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11 Ways to Get Your Home Ready for the Market

Posted: 02/25/2013 12:31 pm

Sort. Declutter. Clean... Repeat.

That's been my life for the past eight months since we decided to put our home of 28 years up for sale.

We're nearing the end, and my firmest hope is for a quick sale... and a long closing. So I have a break from this routine and more time before I have to pack. And clean again.

If any of you are about to embark on a similar venture, here's a few pointers on getting your home ready for the sale.

1. Allow yourself plenty of time, especially if you have been in your home for decades. You will need that time to sort through everything. It all takes longer than you think, especially when an item triggers a trip down memory lane.

2. Get expert advice. If you have a real estate that you plan to use, call them in early and get their advice on what you need to do. Our agent walked through the house and gave us a list of what needed to be done and fixed, and provided us with a list of contractors we could use to get the work done.

3. Don't spend dollars on expensive renovations. We were all ready to renovate two bathrooms, but our real estate agent talked us out of it. Instead we had a bathtub repainted (who knew you could do this?) and purchased a new vanity and toilet. The bathroom looks new and modern, at a fraction of the price that a full renovation would have cost us.

4. Get outside photos done in summer. Instead of having your photos done in the winter, which can make your house look gloomy, take them ahead of time so you can showcase your home at its best.

5. Go for beige. We had the walls repainted in the house. Now I would call it "blah beige" but I am assured that clean, neutral walls sell.

6. Let there be light. Make sure all your light bulbs are working so your rooms look bright and cheery.

7. Clean your grout. Who knew that this could be a deal-breaker for some people? I tell you it is also a back-breaker trying to clean it up.

8. When in doubt, out. As I have sorted through each room, I have some pieces I would love to keep, but I have also had to be brutal and ask myself -- where will it go, and will I really, really use it?

9. Give away treasures. Finding a "good home" for some treasures has been fun. Some friends have gladly adopted some items and our daughters have been quick to put in their bids on certain pieces of furniture.

10. Decluttering is freeing. We rented a dumpster early on and it was very freeing to just get rid of paper and files that are no longer relevant to our lives. We also arranged for more personal documents to be shredded.

11. Donate. Once you've determined that no one you know wants certain items, you can always donate them to charity. I have been making regular trips to the Salvation Army for weeks now, and I gave away several collections of books to organizations whose clients would use them.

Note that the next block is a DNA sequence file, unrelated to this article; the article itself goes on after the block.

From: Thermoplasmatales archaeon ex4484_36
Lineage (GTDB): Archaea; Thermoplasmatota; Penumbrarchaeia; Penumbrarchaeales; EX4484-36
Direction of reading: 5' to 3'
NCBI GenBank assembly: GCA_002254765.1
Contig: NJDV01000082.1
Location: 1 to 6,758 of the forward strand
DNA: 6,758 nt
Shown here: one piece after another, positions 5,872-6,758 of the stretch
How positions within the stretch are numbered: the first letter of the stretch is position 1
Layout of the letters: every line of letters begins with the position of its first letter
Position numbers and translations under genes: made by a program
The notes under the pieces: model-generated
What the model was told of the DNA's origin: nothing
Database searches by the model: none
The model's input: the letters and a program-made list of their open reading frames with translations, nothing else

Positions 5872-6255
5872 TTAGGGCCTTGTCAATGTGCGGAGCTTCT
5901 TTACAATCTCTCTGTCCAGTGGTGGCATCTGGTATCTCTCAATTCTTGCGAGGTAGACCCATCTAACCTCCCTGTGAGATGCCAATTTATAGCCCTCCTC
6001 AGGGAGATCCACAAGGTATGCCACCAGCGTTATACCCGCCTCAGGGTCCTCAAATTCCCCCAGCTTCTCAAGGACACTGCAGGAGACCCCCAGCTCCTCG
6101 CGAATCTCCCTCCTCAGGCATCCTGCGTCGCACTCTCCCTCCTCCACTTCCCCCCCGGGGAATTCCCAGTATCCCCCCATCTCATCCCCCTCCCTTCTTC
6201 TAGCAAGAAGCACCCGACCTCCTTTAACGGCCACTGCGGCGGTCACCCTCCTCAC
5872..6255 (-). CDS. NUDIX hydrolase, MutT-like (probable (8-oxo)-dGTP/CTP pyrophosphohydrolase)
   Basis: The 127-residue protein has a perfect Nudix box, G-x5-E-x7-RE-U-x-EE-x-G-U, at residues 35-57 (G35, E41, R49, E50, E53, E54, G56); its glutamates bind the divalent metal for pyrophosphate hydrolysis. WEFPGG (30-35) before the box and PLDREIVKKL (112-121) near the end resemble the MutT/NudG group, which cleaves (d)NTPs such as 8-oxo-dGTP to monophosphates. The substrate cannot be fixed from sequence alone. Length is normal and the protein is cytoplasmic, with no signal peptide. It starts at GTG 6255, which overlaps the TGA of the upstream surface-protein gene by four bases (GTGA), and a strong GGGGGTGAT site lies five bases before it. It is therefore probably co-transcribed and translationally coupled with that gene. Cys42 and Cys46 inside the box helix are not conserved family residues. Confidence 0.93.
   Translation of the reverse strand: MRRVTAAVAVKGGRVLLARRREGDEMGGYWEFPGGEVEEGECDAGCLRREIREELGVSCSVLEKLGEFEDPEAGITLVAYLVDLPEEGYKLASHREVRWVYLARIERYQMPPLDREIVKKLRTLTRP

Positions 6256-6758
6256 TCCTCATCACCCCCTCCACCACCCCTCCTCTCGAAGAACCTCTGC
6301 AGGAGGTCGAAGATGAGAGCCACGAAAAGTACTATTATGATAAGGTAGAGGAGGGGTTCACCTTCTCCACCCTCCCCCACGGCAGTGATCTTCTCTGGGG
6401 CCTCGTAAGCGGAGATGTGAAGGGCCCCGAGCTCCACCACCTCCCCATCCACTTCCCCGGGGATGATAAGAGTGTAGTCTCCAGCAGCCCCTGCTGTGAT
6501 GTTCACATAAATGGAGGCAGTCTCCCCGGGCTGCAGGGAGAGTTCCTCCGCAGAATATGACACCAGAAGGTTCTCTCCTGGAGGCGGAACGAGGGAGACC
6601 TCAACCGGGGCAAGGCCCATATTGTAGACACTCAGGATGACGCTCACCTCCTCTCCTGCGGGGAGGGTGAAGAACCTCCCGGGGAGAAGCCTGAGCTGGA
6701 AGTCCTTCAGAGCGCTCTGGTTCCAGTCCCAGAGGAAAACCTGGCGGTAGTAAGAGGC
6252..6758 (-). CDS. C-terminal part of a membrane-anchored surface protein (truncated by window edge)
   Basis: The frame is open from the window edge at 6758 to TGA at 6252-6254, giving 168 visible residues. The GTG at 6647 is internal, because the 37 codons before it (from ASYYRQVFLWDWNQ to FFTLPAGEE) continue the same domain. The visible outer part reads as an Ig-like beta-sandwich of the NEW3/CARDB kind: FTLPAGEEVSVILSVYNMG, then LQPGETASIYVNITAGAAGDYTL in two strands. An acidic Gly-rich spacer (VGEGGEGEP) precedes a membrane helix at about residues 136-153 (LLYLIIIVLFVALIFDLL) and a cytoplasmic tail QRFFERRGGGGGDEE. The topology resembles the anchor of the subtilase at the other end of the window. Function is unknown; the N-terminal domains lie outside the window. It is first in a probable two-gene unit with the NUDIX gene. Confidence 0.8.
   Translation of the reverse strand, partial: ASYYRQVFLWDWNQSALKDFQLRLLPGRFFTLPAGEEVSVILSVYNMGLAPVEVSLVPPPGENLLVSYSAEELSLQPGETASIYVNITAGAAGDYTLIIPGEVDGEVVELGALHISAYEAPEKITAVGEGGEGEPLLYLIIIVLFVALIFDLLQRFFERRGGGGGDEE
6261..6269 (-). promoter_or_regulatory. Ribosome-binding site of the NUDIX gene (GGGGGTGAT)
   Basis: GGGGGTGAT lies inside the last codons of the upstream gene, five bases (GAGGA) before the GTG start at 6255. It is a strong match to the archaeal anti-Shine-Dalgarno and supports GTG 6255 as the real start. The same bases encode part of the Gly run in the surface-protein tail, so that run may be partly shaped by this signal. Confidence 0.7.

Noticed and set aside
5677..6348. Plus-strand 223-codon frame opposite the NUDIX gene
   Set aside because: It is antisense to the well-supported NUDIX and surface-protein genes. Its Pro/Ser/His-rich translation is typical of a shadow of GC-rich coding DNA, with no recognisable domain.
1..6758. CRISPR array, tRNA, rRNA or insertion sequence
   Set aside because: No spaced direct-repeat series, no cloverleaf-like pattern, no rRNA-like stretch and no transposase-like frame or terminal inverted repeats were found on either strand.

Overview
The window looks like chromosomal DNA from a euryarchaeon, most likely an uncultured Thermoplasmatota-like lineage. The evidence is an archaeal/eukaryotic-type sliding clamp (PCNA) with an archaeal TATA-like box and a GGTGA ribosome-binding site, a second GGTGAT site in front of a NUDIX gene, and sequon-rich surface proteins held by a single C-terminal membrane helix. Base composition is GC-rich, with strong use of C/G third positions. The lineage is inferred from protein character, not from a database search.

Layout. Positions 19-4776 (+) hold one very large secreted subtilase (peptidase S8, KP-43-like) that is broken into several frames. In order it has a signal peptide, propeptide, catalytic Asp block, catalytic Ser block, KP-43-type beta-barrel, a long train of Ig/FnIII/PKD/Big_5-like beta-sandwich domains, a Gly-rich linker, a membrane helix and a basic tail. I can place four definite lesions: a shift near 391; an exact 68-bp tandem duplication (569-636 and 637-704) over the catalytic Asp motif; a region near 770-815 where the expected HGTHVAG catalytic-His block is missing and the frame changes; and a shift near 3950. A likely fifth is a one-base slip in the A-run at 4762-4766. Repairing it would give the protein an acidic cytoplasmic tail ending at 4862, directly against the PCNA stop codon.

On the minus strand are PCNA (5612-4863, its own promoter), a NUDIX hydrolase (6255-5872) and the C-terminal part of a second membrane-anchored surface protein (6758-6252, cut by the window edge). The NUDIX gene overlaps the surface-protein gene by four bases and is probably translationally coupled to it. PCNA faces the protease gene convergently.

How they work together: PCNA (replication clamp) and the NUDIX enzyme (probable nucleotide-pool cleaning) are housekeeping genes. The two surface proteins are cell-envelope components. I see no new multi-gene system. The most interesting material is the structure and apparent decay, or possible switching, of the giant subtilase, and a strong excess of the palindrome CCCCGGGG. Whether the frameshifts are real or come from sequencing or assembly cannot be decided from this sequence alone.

So just a few days to go, and the house goes on the market. I have to say it looks amazing. Typical, all those jobs we'd put off for ages, have been done and the house is sparkling and looking its best.

To be honest, it is going to be hard to part with this home that has been so much part of our lives, and in which our children grew up. But I also know it is time and a new young family will just love living there. Fingers crossed for the quick sale.

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  • Time

    Timing is everything. Both Hart and Kelton agree the staging process should begin long before you put your home on the market. "Without question, contact a professional before you list. Statistics show time and again that your best chance to get a quality offer is within the first 40 days of listing. You can't afford to waste those precious first few days to "wait and see,'" said Hart.

  • Depersonalize

    Not only do you have to remove all personal touches such as family photos and artwork but you also have to declutter. Removing mail, excess books and magazines will allow buyers to see themselves living there.

  • Money

    Make sure you're spending wisely when it comes to staging. "Your focus and money should be spent on the first few rooms your buyer will see," said Hart. "Entryway, living room, kitchen, dining, and master, in that order. Don't waste your time futzing with that 4th spare room or your garage. By the time your buyer sees it, they've already made up their mind and there's not much you can do to change it."

  • Paint

    This is one of the cheapest ways to give your home a new look. <a href="http://www.hgtv.com/decorating-basics/15-secrets-to-selling-your-home/pictures/index.html" target="_hplink">HGTV</a> recommends going with neutral colors like beige, tans and even soft blue-greens.

  • Doorknob

    Updating old fixtures is a key part to making your home more universal. These include light fixtures and door knobs. "Get rid of old brass knobs from the 80s and 90s" said Kelton. "Spray paint them." Kelton also suggestions stainless steel to up your home's appeal.

  • Cleaning

    This is a crucial part. Both experts are firm believers is making sure everything is spotless before anyone sees the home. "Kitchens and baths should get deep cleaning and rugs should get shampooed," said Hard. "Add fresh fruit and flowers to further enhance a feeling of vitality." Kolton also says the classic smell of chocolate chip cookies baking will help. "It just creates an emotional connection and people can envision themselves living at the property," he said.

  • Curb Appeal

    Don't underestimate the power of curb appeal. Kelton recommends hiring a landscaper to make sure your greenery is looking fresh and neat.

  • Tips on Selling Your House

    Find out how to sell your house in a difficult housing market.

 

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